Speed is a relevant concern for any website owner and information on the topic may diverge greatly depending on sources. Loading time, server response time, hardware efficiency… Several elements need to be measured when carrying out a website speed test and there exists a certain level of confusion as to the why and how of these assessment procedures.
The impact of poor website performance may be felt on several levels. From user experience to return on investment, speed is at the heart of several key elements in a website’s overall success and should not be underestimated.
A website’s performance is directly correlated to its profitability. Speed is indeed cited as one of the main factors which affect bounce rate, conversion rate, shopping cart behaviour and advertising revenue. From a search engine optimisation perspective, slow loading time can lead to penalisation (as was the case for 1% of websites in 2010) and has an immediate influence on rankings (as higher-ranked sites typically load faster than the competition). From a user experience standpoint, a faster website is practically a requirement as 67% of users demand a loading time of 4 seconds or less. Speed also conditions loyalty and reputation, since users often share their experience on social media. High performance is generally expected regardless of the platform (desktop browser or mobile). Running a website speed test is therefore an important step towards addressing these numerous issues.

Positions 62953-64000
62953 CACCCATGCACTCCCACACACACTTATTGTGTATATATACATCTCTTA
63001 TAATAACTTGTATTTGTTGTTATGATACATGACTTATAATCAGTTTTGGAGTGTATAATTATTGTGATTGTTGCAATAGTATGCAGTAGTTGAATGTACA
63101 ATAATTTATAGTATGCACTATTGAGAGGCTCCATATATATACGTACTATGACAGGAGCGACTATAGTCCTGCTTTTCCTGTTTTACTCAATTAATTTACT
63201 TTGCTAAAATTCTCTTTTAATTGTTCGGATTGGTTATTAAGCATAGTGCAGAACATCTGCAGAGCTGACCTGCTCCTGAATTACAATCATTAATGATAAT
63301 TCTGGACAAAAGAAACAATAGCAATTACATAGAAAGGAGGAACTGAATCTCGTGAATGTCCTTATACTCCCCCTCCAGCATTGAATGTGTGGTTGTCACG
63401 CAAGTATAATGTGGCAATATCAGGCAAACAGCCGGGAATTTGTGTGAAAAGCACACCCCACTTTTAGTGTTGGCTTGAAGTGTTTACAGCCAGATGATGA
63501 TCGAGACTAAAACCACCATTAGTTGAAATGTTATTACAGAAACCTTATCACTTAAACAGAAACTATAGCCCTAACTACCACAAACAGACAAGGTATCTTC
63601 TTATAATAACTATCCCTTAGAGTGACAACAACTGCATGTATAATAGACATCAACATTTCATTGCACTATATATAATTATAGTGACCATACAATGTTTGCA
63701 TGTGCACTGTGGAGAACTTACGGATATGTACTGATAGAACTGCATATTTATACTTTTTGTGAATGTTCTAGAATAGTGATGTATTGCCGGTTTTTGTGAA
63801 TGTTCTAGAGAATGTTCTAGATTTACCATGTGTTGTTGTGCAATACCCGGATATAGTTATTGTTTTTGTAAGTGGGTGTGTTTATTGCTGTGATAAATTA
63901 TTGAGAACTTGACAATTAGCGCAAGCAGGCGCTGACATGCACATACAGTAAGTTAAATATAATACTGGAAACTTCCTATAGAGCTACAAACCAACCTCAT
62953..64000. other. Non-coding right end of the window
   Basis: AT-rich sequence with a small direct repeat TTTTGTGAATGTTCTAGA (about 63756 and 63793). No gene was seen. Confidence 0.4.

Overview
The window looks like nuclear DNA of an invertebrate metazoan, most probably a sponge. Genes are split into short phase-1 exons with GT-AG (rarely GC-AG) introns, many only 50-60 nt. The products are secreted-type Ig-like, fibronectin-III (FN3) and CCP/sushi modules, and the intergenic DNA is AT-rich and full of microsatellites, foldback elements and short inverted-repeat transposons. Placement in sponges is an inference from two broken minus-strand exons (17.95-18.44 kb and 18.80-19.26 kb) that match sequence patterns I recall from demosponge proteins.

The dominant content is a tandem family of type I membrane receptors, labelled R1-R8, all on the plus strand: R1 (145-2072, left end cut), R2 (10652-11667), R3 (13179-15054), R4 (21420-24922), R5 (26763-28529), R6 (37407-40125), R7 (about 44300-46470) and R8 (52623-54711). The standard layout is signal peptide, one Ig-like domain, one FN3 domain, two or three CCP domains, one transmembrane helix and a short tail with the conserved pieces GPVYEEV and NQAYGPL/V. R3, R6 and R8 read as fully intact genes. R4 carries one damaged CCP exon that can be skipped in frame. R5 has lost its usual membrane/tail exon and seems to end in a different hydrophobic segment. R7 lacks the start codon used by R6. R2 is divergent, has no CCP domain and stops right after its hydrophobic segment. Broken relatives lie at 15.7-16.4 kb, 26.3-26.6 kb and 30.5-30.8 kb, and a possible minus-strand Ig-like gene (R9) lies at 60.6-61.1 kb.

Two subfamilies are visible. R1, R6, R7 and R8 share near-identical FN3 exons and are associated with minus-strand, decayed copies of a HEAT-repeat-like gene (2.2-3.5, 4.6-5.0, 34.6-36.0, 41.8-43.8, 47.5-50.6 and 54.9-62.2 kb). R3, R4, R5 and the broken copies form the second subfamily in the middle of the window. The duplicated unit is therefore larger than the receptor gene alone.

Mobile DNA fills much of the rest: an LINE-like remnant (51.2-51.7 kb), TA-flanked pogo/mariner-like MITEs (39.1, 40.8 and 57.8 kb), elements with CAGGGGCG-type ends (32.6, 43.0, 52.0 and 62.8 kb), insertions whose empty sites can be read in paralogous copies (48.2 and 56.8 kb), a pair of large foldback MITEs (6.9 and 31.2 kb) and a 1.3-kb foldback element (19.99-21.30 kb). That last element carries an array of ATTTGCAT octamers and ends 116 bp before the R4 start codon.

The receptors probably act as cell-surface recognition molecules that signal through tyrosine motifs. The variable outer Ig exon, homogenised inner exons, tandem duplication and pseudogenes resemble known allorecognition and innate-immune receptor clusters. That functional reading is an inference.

In a context where a website’s performance directly impacts user experience, behaviour and, as a result, the business’ return on investment, having a website with a fast response time constitutes an undeniable advantage over the competition. A good rule of thumb is to observe how your immediate competitors perform and to strive to do even better. Having a clear idea of your website’s performance over time is the only way to ensure consistent, reliable progress.
There is no real loading time consistency for any website, as many factors may influence performance. Which is why running a website speed test, or even individual page speed tests, while not irrelevant, does not provide an accurate account of the situation. Performance may indeed be impacted by such alterations as a new functionality being added to a website, the adjunction of more content, new partnerships being implemented, etc.
To avoid any setbacks, carrying out frequent speed tests is therefore paramount and several metrics need to be considered in order to provide a reliable performance assessment.
TTFB (Time to First Byte), or the time elapsed between the moment a user makes an HTTP request and the moment the first byte from the page displays on their browser, is often misconstrued as the only performance indicator. As a result, if the server your hosting service relies on is quite powerful, you may assume that there is no reason to worry about page performance. However, this is unfortunately not true.
A website’s performance as it is experienced by Internet users depends on a variety of factors.
How your content is organised and classified within your website’s architecture, for instance, accounts for part of its behaviour. File types and sizes also matter a great deal: the larger and the more numerous the files are on a given page, the longer it will take to load. Compressing or opting for optimal formats is therefore very important.